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I might preach through my actions, but my actions are bad. That which I say is not preaching; it is only my attempt to find out the meaning and the significance of life.
People often say to me, "If you think that there is no reasonable life outside the teachings of Christ, and if you love a reasonable life, why do you not fulfil the Christian precepts?" I am guilty and blameworthy and contemptible because I do not fulfil them: but at the same time I say-not in justification, but in explanation, of my inconsistency"Compare my previous life with the life I am now living, and you will see that I am trying to fulfil. I have not, it is true, fulfilled one eighty-thousandth part, and I am to blame for it; but it is not because I do not wish to fulfil all, but because I am unable. Teach me how to extricate myself from the meshes of temptation in which I am entangledhelp me and I will fulfil all. Condemn me if you choose-I do that myselfbut condemn Me, and not the path which I am following, and which I point out to those who ask me where, in my opinion, the path is."-Leo Tolstoy.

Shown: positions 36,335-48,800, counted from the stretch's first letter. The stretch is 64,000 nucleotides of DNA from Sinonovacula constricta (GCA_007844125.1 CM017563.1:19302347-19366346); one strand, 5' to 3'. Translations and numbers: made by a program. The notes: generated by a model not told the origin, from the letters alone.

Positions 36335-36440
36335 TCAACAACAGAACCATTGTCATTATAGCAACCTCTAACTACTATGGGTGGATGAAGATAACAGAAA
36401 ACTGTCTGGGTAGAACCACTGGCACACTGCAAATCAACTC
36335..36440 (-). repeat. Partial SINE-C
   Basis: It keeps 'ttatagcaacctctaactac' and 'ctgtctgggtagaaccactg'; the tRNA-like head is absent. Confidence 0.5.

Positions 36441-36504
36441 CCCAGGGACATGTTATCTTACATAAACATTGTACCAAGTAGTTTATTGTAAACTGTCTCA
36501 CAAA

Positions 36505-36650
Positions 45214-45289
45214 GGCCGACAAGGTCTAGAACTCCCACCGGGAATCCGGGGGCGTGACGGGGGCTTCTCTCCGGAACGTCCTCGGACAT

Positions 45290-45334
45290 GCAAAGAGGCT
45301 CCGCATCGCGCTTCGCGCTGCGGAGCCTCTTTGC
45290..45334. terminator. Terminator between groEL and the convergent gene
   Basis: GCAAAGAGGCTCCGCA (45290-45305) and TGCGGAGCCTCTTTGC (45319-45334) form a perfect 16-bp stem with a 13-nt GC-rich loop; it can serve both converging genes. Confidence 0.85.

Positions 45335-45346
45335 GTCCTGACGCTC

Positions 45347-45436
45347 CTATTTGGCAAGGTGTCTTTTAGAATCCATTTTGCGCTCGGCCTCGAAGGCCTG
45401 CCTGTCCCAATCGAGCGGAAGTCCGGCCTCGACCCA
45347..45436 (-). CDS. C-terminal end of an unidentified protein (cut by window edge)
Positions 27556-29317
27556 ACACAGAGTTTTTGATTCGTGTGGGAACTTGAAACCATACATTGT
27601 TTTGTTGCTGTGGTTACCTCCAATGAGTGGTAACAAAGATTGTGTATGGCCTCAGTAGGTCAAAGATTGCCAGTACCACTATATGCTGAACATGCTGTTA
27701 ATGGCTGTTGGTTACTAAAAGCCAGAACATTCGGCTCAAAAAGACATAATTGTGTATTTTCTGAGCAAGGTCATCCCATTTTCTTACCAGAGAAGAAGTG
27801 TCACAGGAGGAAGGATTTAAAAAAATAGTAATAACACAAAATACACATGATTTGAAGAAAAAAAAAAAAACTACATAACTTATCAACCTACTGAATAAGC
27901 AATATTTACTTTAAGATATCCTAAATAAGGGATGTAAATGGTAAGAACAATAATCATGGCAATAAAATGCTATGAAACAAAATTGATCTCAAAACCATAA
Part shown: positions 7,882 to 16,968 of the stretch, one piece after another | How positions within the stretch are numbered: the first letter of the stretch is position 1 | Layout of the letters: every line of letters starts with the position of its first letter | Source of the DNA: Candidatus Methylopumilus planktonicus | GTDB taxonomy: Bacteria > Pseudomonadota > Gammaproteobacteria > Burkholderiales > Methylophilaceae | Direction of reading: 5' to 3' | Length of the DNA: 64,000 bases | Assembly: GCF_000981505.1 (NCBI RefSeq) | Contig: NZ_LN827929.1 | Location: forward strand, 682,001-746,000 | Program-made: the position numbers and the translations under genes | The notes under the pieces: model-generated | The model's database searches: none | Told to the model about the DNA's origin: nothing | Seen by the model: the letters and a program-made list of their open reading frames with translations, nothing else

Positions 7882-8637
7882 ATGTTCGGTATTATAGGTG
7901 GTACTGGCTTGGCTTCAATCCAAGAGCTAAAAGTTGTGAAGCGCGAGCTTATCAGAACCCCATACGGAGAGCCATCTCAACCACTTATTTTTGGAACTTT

HERE is no place where humor counts for more in a commercial way than in advertising. If you can only land your shot under a man's funny bone you have done the deadly work and can interest him in whatever you have to offer. The necessity of saying things tersely and compactly, as the advertising writer must always say them, is a cardinal point in the training of the humorist, and for this reason I believe that the writing of advertisements is one of the best courses of instruction through